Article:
Electric shock therapy treatments were performed 116 times in Dundee in 2016, according to new figures.
A report released by NHS Scotland’s Scottish Electroconvulsive Therapy (ECT) Audit Network showed that 116 treatments were carried out at the Carseview Centre last year.
A total of 12 patients received shock therapy, also known as ECT, for 16 “episodes” — problems for which ECT has been discussed as a solution.
Typically, a patient at Carseview underwent seven treatments, receiving nine shocks during each session.
During an ECT treatment, an electrical current is passed through the brain — typically via electrodes applied to the head — which induce a seizure.
The therapy is administered to patients under general anaesthetic and with a muscle relaxant applied to prevent convulsions. It aims to combat conditions such as depression, psychosis, bipolar disorder and catatonia.
Dr David Christmas, a consultant psychiatrist with NHS Tayside, said ECT tends to target those with severe depression at risk of suicide, and those not eating or drinking.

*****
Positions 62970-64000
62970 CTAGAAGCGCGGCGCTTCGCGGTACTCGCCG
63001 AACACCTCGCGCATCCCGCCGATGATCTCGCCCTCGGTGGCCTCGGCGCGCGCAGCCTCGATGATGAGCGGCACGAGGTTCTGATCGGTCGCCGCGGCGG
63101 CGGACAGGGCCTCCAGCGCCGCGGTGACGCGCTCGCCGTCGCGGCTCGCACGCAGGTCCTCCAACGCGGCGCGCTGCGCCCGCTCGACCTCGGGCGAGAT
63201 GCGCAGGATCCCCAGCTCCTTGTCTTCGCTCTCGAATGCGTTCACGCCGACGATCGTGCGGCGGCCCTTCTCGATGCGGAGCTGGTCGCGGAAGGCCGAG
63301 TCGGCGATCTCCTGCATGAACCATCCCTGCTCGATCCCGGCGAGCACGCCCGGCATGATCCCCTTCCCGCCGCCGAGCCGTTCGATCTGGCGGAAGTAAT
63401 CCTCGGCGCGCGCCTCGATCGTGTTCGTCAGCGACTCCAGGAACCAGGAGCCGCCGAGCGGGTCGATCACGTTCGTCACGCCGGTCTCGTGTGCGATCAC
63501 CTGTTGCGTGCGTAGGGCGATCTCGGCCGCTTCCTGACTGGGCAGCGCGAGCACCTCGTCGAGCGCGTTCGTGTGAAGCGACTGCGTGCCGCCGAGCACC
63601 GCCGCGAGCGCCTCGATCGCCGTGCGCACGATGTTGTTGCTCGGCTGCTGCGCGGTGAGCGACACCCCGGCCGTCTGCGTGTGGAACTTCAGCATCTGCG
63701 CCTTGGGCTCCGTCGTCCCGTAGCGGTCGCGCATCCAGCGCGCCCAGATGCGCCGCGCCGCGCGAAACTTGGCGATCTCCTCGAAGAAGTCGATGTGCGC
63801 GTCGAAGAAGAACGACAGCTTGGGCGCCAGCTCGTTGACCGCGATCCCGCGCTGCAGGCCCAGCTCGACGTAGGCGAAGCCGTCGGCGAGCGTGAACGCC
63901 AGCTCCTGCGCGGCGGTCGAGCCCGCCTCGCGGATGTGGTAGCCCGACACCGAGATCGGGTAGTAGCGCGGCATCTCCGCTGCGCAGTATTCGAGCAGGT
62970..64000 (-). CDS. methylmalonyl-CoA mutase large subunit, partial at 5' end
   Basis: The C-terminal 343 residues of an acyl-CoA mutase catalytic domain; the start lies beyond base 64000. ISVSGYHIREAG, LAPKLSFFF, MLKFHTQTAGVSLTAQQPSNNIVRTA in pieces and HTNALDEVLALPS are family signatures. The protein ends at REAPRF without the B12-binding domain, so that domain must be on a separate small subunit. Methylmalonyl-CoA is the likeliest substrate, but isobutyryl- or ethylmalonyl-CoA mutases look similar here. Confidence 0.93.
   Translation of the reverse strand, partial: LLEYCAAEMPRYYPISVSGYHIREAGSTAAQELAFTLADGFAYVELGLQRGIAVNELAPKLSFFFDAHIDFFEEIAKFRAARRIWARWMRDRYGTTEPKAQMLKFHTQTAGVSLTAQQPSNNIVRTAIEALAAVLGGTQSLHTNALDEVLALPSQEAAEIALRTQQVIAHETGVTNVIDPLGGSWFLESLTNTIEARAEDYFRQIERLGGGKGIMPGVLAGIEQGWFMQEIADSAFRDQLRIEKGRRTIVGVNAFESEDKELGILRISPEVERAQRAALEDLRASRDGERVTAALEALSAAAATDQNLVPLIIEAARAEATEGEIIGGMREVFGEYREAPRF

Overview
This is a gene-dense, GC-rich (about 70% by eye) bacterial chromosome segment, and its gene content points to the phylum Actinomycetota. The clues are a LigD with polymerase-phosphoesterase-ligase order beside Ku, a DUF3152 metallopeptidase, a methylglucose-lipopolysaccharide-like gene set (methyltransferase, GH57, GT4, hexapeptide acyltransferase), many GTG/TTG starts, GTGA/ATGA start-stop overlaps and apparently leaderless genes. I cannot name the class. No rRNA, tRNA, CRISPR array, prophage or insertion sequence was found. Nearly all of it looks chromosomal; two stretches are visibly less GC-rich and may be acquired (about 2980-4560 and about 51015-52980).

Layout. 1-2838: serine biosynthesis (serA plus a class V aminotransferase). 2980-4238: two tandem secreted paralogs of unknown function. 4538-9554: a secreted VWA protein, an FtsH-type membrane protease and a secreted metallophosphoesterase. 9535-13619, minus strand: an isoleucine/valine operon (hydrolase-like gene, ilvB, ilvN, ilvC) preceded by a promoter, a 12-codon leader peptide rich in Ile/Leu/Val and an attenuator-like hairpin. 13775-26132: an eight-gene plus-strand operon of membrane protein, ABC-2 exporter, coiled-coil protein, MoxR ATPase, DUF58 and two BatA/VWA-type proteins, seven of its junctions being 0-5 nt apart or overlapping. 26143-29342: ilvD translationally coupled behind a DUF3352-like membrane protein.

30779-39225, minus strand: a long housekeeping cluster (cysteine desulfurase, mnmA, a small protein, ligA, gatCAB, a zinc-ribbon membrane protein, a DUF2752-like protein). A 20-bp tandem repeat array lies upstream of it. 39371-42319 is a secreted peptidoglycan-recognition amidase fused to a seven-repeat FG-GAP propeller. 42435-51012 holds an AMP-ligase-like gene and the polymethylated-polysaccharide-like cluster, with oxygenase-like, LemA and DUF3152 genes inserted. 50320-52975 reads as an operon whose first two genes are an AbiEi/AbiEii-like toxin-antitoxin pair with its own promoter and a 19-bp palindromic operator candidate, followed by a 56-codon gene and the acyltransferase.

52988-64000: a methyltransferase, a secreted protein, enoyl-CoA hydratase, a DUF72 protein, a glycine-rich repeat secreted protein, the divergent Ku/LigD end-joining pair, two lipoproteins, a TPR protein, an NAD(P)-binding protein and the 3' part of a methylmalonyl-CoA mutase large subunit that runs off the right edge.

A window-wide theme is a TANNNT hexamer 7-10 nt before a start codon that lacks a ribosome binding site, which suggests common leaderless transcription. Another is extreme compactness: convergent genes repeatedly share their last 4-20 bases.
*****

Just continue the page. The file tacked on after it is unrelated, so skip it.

He said: “The latest report from the Scottish ECT Audit Network confirms the well-established effectiveness of ECT for mood disorders.
“ECT is one of the few treatments that continues to work when people have failed to respond to multiple trials of antidepressants and psychological therapies, and over half of people who have ECT receive it because they have not responded to other treatments.”
Dr Christmas said most people showed improvements within a week or two of treatment.
He added: “Approximately two-thirds of people who have ECT will be at least 50% improved by the end of treatment. Those with more severe or psychotic symptoms often show the greatest response.
“Three quarters of people are rated as ‘markedly, severely or extremely ill’ before ECT, and after treatment, three quarters are rated as ‘much improved’ or ‘very much improved’.”
Despite this, the treatment is not without its side-effects.
Almost a third of patients in Scotland who had the treatment last year suffered headaches while just over a fifth had memory problems afterwards.
However, the use of ECT at Carseview has declined in the last five years. In 2012, patients typically received 10 treatments at a time, falling to seven treatments last year.